You probably heard Yahoo! is to purchase Associated Content for $100 million. I feel it’s a smart move seeing as how AOL Seed and Demand Studios are topping the searches with their content. I’m not one to complain about content sites because I think quick web content articles and how to’s can be useful as long as they’re well written and factually correct. Also, I believe content sites are creating jobs, helping to improve the economy, and helping writers to earn money during a time when competition for gigs is fierce.
It’s no secret I’m not a fan of Associated Content. The reason for this doesn’t have as much to do with the pay (though $3 per article sucks) or the writers as it does A.C.’s acceptance policy. I applied to A.C. several times throughout the years just to see if they changed their policy of accepting writers without viewing writing samples or experience. Each time, I was accepted without question. No one asked to see prior work or where I’ve been published. They congratulated me and sent me on my merry way.
I understand that Associated Content wants to give writers of all levels of experience a voice, but there’s a problem; they hobbyists aren’t writing slice of life essays or posting pie recipes. They’re writing serious articles. There’s nothing wrong with this, but because Associated Content’s editors haven’t always been known for diligently checking for quality and factually correct writing, there are some clunkers in there. I’m all for everyone having opportunities and choices, but I’m also against poor content. This isn’t to say everyone who writes for A.C. is a poor writer, but let’s be honest, not all web writers are good, either.
As I mentioned on the FWJ Facebook Group this morning, if Yahoo! wants to compete with AOL Seed and Demand Studios, they’re going to have to make some changes at Associated Content.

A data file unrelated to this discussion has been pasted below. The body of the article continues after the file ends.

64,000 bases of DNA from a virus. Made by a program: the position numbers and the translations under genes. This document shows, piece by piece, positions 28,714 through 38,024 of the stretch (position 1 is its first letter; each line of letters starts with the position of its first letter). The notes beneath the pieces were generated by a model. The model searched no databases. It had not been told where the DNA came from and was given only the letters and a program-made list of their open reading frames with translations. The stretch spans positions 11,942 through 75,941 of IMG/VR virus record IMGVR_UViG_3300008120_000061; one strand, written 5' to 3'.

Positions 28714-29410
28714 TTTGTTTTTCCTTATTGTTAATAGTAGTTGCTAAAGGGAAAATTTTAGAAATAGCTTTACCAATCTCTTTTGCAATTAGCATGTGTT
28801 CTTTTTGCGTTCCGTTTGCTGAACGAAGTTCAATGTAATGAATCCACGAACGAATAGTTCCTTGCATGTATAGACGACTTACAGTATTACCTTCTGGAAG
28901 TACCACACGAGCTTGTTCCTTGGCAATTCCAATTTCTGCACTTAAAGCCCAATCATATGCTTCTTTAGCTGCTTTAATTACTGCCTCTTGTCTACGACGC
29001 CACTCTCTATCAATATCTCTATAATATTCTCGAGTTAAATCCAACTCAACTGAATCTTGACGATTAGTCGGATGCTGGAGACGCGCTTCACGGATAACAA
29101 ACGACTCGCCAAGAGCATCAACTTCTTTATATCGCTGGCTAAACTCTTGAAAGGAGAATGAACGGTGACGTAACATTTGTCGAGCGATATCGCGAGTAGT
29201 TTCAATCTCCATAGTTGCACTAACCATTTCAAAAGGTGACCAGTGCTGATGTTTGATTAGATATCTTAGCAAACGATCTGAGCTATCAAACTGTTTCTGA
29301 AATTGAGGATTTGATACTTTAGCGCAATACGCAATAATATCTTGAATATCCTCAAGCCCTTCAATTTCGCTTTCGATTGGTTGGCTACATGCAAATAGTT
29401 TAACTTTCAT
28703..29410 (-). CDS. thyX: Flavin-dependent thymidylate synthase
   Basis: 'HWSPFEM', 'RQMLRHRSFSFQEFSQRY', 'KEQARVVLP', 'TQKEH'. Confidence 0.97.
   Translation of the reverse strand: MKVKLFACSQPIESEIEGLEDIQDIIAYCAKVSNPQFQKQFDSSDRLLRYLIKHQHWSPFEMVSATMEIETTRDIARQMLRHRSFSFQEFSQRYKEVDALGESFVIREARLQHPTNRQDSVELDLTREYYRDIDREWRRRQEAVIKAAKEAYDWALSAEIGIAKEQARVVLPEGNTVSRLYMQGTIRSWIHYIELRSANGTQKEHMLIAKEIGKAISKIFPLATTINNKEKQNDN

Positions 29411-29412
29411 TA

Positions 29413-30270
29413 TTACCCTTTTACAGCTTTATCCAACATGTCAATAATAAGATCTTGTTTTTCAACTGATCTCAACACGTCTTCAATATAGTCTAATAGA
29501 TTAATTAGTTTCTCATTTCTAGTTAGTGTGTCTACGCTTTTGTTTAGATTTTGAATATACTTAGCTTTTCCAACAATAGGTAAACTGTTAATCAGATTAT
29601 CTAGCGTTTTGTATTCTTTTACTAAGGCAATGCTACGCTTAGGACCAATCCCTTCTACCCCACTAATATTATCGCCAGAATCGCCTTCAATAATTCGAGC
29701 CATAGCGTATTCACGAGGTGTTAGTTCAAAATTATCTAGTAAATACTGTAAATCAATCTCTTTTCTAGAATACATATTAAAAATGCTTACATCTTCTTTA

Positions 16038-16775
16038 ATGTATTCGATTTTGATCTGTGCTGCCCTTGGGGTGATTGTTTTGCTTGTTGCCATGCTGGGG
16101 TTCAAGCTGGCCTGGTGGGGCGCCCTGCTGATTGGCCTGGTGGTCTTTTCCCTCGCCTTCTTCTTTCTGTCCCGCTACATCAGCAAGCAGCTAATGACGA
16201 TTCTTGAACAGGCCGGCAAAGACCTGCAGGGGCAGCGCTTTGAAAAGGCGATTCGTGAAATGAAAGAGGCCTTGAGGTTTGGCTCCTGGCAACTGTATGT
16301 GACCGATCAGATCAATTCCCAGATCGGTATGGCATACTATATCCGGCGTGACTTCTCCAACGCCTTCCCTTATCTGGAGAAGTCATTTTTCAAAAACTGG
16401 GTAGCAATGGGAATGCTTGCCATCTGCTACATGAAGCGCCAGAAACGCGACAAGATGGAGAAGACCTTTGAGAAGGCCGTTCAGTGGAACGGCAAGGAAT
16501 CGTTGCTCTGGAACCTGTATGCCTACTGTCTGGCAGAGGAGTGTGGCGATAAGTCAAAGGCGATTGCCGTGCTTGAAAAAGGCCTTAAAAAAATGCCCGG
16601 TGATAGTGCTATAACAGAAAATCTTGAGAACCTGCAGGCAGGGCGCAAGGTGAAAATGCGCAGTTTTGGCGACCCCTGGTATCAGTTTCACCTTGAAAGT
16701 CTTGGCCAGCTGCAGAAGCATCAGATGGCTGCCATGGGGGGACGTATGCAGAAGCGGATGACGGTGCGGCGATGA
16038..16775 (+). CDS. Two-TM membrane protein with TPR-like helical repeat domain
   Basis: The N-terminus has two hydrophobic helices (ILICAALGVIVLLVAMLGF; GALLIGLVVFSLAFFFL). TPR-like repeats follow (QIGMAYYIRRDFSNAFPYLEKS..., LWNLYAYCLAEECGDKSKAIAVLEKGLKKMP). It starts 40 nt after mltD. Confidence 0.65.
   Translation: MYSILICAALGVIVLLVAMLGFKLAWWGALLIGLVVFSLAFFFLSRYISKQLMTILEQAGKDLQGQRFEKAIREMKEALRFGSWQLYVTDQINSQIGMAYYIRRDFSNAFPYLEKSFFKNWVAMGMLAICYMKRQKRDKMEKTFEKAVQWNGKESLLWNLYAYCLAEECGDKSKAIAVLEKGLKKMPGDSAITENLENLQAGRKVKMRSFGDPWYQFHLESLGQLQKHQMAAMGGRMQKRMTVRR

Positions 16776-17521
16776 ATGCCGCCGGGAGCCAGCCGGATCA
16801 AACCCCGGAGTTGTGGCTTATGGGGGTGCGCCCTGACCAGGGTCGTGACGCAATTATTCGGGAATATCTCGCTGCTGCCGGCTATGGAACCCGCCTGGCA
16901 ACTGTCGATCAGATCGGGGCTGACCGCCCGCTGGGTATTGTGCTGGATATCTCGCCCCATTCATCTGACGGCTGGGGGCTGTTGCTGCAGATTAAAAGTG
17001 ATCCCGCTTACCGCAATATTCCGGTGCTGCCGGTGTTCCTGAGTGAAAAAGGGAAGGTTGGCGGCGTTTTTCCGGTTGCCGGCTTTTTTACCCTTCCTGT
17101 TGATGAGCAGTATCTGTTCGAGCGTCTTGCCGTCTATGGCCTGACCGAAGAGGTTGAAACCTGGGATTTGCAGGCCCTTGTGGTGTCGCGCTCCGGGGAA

1. Be More Diligent About Hiring Quality Writers and Policing Content
I firmly believe the key to quality content on the web is a stricter acceptance policy. You can pay a poor writer $500 and he’ll still be a poor writer. However, if you appoint a few gate keepers to enforce a stricter acceptance policy the folks who bitch about “low quality” content writers won’t have a leg to stand on. Also, if writers are held to higher standards, content sites such as Associated Content won’t be the butt of a bunch freelance writing jokes and barbs.
The new Associated Content should:
- Request writing samples to ensure writers can write.
- Hire more editors to offer guidance to newer writers and tweak content.
- Create better guidelines for writers.
2. Raise Rates
Though I believe a stricter hiring policy is essential in order to provide good content, I also feel that we offer more incentive to quality writers when we pay them well. I won’t argue rates right now as that’s not what this discussion is about. However, A.C. pays many writers below $10 per article which is hardly motivation to research and proofread. Higher pay will motivate existing writers and attract higher priced writers who originally felt A.C. was beneath them.
If Yahoo! wants to create quality content and not to want to be labeled a cheap “content mill, they’re going to have to raise the rates for Associated Content and ensure the ends justify the means for writers to spend the time writing articles that don’t suck.
Do a Massive Cleanup
Yahoo! has the opportunity to build something really big here. However, in order to be taken seriously by their peers, writers, journalists and those who read content, they’re going to want to make some changes and clean up those clunkers. It will be a massive undertaking, having to go through all those years of content, but it will be well worth the effort. Again, I’m not saying everyone who writes for Associated Content can’t write, but let’s be realistic. There’s some pretty bad stuff out there. Yahoo! should hire some editors to patrol the site, edit the stuff that’s salvageable and toss the writing that doesn’t make the cut. Yes, there are going to be writers who aren’t happy with this, but it’s for the greater good. Besides, I think it’s only a few bad apples spoiling a bunch of truly terrific writers.
A Good Investment
Now, I’m not operating under the impression that Yahoo! cares more about quality content than earning money. Make no mistake, every content site is in this for the money. However, if they’re going to keep up and be considered a positive site for both readers and writers, they’ll need to revamp the current model. Money is the motive for everything. Those who understand you have to spend money to make money, and those caring about producing the best writing they can, will win the search engine wars in the long run.
Yahoo! has the opportunity to leverage their name and pull in some hefty sponsors. Let’s hope they invest those dollars where it will do the most good – in the quality of the content and in the Associated Content writers.